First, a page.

It’s not a sensible use of my time, is it? Not when I’ve got two kids and a mortgage. I’ve been working on other projects for a couple of months now – not writing – and while I’ve been doing that I’ve missed it. But I’m back at my desk doing a re-write on something, and the exciting thing is that I can write quite freely when working on my own stuff.

In your last interview with 1.4 (See below) you talked about keeping the actors “centre stage” and you like to work with actors you know well as they get the tone you’re seeking, but do you ever improvise the dialogue with them?

Not really. It’s usually all on the page in some way shape or form. I think the feel of it, the naturalness comes from the performances and the editing.

I think it can be useful, improvising, but it has to be very good, doesn’t it? Let’s face it, improvising is writing really quickly on the spot and that’s tough to do really well.


Fat Lemon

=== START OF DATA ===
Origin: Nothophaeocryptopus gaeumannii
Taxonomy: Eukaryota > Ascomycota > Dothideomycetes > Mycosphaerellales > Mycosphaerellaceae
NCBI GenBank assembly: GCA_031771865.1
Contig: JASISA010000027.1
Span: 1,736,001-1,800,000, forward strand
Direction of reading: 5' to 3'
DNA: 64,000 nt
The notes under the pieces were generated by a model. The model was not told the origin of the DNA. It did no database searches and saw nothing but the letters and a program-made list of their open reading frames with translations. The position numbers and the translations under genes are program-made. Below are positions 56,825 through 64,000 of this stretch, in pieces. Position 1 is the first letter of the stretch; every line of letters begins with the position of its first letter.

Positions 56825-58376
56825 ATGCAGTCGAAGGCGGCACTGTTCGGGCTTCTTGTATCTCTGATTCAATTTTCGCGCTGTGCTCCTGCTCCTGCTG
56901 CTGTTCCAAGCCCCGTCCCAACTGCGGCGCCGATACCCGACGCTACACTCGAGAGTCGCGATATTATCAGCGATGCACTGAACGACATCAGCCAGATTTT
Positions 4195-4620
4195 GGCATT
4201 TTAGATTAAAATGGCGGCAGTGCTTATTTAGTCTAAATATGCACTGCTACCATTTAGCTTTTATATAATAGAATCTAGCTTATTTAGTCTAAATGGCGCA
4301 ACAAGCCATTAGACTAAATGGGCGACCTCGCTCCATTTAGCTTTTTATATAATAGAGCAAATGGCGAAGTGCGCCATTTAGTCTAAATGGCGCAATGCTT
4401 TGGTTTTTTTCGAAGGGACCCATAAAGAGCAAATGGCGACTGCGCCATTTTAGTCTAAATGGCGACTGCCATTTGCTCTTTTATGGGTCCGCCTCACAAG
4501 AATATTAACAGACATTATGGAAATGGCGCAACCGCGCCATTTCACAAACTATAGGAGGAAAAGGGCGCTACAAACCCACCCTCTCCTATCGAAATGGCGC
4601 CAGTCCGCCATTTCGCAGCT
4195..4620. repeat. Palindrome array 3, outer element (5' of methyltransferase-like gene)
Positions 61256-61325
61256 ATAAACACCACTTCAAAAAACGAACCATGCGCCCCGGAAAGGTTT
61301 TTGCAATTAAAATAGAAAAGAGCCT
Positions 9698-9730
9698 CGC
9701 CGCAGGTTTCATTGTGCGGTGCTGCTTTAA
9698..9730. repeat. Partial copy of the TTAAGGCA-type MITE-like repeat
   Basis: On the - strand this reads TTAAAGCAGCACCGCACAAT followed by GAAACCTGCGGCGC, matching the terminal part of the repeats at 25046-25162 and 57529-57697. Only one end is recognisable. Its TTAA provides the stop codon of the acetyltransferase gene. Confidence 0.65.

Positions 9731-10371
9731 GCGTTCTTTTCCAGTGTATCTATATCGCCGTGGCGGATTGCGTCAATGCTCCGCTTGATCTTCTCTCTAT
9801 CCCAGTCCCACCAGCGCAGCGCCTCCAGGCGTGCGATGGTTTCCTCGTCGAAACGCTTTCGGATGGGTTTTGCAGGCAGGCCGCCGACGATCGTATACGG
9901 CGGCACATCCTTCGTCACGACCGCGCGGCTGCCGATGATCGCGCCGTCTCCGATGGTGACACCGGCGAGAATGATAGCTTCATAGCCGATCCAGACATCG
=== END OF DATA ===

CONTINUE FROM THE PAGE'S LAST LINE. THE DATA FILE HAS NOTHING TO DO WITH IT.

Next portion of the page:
The Wankers Directed by Jim Owen Written + performed by Diane Morgan & Alistair Green Executive producer: Cabell Hopkins @ Fat Lemon Edited by Tim Hardy @ Stitch Director of photography: Pete Bateson Gaffer: Matt Hague Camera Assistant: Luke Tapley Sound Recordist: Blai Escayola Bosh Post Producer: Belinda Grew @ Absolute Sound Mix: Joe Worters @ Absolute Colourist: Felipe Production Assistant: Marta Belczynska Skater / Runner: Rene Youngman Runner: Robert Gifford Runner: Chloe Bigham Music: Blackroom by Moby courtesy of BBC1 Breakfast Show, Greg James Directed & Edited by Jim Owen Production Company: Fat Lemon Exec Producer: Cabell Hopkins Producer: Josephine Gallagher Creative Agency: BBC Creative ECD: Aidan McClure Senior Creative: Jamie Starbuck Creatives: Jules Middleton & Sarah Fox Senior Project Manager: Metzti Bryan Fasano Senior Planner: Jenny Double TV Producer: Chris Church 2D Animation: Blind Pig TV Cinematographer: Ann Evelin Lawford Stylist: Jonni Fitzgerald Post Producer: Belinda Grew Animation: Sean Cooper, Christine Peters, Nica Harrison Colourist: Matt Turner @ Absolute Music & Sound Design: Joe Worters @ Absolute Music: 99 Problems by Jay Z Maltesers, Buttons Production Company: Fat Lemon Director + Editor: Jim Owen Producer: Cab Hopkins Production Manager: Chloe Fernandes Client: Mars Brand Director: Rebecca Shepheard-Walwyn Senior Brand Manager: Chris Livingston Agency: AMV BBDO Flare Senior Agency Producer: Sunny Demitriodou Senior Account Manager: Alexandra Sandford-Smith Board Account Directir: Harriet Harrison Copywriter: Charlotte Mather Creative Art Director: Lucy Jones ECD: Michael Jones / Rosie Arnold